8 leadership changes, new tax rates shook up RGV schools in 2023

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With 2023 coming to an end, the public education institutions in the Rio Grande Valley saw about eight superintendent changes in addition to school districts passing new tax rates and bonds.

The implications of these changes over the past year pose a significant impact to the communities and youth these districts serve, and span much of the region.


With former Harlingen CISD Superintendent Alicia Noyola’s retirement in May, it caused a domino effect that resulted in various leadership changes beginning with J.A. Gonzalez.

At the helm of McAllen ISD for seven years, Gonzalez — in what board President Debbie Crane Aliseda called a “surprising” move — took the top spot at Harlingen CISD in September.

The Harlingen school board set Gonzalez’s salary at $300,000.

In a span of a few months, McAllen ISD’s search for its next superintendent came to a conclusion with former Brownsville ISD Superintendent René Gutiérrez.

Gutiérrez, a graduate from McAllen High School in 1983, is the first superintendent that is a product of McAllen ISD. He attended McAllen schools throughout his K-12 education after migrating from Reynosa, Tamaulipas.

“I would have never thought about this when I was 8 years old when I arrived from Reynosa, Mexico,” Gutiérrez said. “Never in my wildest, wildest dreams did I think that I was going to one day lead the district like I am now and so I’m very excited about that.”

Starting on Nov. 27, Gutiérrez’s contract is $395,000 with a salary of $300,000 and $95,000 in benefits such as an automobile allowance totaling $12,000.

The BISD Board of Trustees named Brownsville native Jesus H. Chavez interim superintendent of schools in October as they are still looking for a permanent superintendent.

Sharyland ISD’s Maria Vidaurri announced her retirement in September and is set to step down from the position at the end of the school year in June. The district is searching for the next person to take the helm and is asking for community input for what people want in the next superintendent.

Another retirement came when Santa Rosa ISD’s Yolanda Chapa announced her last day would be Dec. 1. The school district then announced Abram Estrada as the lone finalist as superintendent with his tenure beginning Dec. 4.

Weslaco ISD welcomed back Richard Rivera as the superintendent 12 years after he retired from the same position in 2011.

La Joya ISD appointed Heriberto “Beto” Gonzalez to the superintendent position amid a potential Texas Education Agency appointment of a board of managers to replace the existing board.

And Edcouch-Elsa ISD also selected a new superintendent with Alda T. Benavides.

Election Day at Lark Library Tuesday, Nov. 7, 2023, in McAllen. (Delcia Lopez | [email protected])


School districts across the Valley ordered tax rate elections and two others tried to pass bonds.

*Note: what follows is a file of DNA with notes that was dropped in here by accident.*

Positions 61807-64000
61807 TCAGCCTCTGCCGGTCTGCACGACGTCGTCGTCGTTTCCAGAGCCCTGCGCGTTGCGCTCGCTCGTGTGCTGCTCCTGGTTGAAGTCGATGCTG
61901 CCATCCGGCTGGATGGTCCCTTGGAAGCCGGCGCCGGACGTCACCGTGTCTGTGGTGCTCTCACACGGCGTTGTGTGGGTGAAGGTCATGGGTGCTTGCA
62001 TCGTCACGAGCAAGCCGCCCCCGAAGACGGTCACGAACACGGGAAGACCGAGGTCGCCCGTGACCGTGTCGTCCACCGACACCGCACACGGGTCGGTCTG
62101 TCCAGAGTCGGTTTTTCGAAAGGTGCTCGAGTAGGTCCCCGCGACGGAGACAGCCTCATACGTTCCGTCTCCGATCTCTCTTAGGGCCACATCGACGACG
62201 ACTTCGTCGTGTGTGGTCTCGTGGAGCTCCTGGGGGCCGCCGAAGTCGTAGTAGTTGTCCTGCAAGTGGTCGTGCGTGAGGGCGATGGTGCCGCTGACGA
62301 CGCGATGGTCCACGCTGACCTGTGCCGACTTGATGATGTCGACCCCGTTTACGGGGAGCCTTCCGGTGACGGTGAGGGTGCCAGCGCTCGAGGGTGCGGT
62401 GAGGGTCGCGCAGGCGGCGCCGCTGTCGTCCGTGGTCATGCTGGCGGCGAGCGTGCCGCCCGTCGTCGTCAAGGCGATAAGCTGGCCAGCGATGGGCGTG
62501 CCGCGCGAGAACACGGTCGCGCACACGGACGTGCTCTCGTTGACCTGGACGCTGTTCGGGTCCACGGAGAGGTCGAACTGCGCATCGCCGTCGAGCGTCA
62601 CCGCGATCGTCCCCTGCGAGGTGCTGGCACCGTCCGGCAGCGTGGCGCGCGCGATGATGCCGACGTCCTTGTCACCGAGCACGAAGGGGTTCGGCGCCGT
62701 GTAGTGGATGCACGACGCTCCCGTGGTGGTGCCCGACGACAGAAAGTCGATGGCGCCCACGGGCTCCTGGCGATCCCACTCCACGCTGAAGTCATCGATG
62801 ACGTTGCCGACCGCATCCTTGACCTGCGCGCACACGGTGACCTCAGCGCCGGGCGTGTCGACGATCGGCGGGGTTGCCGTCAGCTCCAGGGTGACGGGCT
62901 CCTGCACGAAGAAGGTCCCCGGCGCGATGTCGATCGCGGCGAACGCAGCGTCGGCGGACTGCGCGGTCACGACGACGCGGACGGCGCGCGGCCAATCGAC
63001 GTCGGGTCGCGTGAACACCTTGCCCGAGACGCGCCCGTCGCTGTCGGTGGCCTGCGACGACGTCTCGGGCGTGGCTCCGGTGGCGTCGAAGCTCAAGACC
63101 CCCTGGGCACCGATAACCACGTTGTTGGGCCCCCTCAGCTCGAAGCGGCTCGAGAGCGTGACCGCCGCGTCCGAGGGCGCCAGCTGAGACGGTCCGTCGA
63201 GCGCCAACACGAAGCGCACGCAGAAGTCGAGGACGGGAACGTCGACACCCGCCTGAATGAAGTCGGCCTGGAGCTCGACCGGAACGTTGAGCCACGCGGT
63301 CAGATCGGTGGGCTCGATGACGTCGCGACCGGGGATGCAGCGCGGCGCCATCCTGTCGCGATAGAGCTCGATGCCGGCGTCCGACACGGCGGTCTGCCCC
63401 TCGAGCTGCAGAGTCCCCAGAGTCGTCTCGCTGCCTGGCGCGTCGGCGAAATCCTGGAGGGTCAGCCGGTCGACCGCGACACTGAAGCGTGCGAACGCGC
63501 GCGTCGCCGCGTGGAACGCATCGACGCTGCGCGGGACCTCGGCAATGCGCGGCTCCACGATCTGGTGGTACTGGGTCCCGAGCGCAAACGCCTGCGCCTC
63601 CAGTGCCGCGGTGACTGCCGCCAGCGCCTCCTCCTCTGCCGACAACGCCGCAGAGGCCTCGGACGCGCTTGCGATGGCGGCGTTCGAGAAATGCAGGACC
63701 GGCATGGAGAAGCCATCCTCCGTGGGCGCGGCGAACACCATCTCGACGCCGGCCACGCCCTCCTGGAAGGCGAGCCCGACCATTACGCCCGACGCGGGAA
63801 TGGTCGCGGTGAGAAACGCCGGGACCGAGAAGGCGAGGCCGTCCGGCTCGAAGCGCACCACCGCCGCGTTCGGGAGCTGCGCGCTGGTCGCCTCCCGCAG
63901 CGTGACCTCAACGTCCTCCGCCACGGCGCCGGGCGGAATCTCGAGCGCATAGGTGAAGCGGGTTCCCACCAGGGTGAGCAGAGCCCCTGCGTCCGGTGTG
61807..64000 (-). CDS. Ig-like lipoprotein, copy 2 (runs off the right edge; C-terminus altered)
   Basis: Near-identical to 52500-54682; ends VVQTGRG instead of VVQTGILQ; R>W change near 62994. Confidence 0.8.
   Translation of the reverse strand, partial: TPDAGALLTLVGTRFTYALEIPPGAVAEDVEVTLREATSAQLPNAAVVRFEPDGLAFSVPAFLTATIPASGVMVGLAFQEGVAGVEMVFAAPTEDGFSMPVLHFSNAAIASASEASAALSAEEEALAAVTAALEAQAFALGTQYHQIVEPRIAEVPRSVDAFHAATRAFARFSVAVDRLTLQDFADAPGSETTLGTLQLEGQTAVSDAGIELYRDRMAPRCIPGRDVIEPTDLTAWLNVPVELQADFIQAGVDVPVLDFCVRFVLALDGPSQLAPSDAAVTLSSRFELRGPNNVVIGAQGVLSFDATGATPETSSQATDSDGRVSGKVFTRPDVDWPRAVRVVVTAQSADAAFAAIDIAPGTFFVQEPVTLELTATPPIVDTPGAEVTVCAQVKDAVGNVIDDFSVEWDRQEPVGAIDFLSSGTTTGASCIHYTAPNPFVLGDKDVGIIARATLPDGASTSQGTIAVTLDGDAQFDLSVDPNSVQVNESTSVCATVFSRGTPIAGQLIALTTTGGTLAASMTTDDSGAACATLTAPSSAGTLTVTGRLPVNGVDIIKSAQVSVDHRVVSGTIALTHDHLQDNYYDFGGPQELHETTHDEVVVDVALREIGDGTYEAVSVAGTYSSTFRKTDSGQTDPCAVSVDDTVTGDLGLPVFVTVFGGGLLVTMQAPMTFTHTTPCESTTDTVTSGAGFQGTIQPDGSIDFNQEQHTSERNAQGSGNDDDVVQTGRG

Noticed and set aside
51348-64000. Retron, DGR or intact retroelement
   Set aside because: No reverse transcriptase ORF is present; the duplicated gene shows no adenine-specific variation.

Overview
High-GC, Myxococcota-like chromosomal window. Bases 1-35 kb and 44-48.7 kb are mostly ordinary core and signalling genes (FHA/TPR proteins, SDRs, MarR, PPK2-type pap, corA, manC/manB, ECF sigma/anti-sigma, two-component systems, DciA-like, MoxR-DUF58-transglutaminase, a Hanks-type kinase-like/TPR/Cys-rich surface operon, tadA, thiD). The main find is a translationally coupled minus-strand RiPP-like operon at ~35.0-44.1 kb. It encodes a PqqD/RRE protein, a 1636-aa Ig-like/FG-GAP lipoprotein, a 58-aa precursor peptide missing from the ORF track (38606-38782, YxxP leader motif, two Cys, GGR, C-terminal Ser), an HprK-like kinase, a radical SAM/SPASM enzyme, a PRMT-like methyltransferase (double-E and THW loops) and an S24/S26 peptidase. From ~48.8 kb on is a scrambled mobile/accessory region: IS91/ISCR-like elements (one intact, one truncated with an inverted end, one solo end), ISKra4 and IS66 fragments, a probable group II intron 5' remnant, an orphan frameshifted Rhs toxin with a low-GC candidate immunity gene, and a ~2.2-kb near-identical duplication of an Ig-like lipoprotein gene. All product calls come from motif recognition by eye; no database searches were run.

McAllen ISD voters passed a tax rate of $0.8448. Ailseda said the district is excited the community voted in favor of keeping four additional pennies in tax revenue. She added the additional tax revenue will enhance staff salaries and will be invested in school infrastructure.

Brownsville ISD voters approved a tax rate of $1.030964 and cleared the way to award raises for employees.

Edinburg CISD passed a tax rate of $0.7892 with superintendent Mario Salinas saying the margin of the vote is reflective of the community’s confidence in the work that the district is doing.

“As a school district … those three pennies that were approved, are going to generate $3.2 million in local taxes and then the matching state fund of $3.4 million,” Salinas said. “So we intend to use those funds … mostly for compensation for our employees. To be able to offer competitive salaries to our employees. We feel strongly that an investment in our staff is an investment in our students.”

Voters also passed a tax rate of $1.1113 for Mission CISD, $0.7892 for PSJA ISD, $0.8179 for Hidalgo ISD, and $0.7892 for Monte Alto ISD.

The adoption of a $0.7892 tax rate in La Joya ISD was split nearly down the middle with early voting numbers but Election Day votes pushed the proposition to fail with 1,488 votes against and 1,336 votes for the measure.

Another failed proposition is Progreso ISD’s proposed tax rate of $0.7892, which garnered 154 votes against it, or 58.78 %, and 108 votes for it.

Weslaco ISD residents voted on three bonds with all three passing. Proposition A asked for $140 million for the construction, acquisition and equipment for district buildings and new school buses. Propositions B and C asked for $10 million for the construction, acquisition, rehabilitation, renovation and equipping of performing arts facilities and an athletics facilities.

Edcouch-Elsa ISD residents also voted on a bond proposition which asked for $40 million for the construction, acquisition and equipment for school buildings and new school buses.

The proposition failed.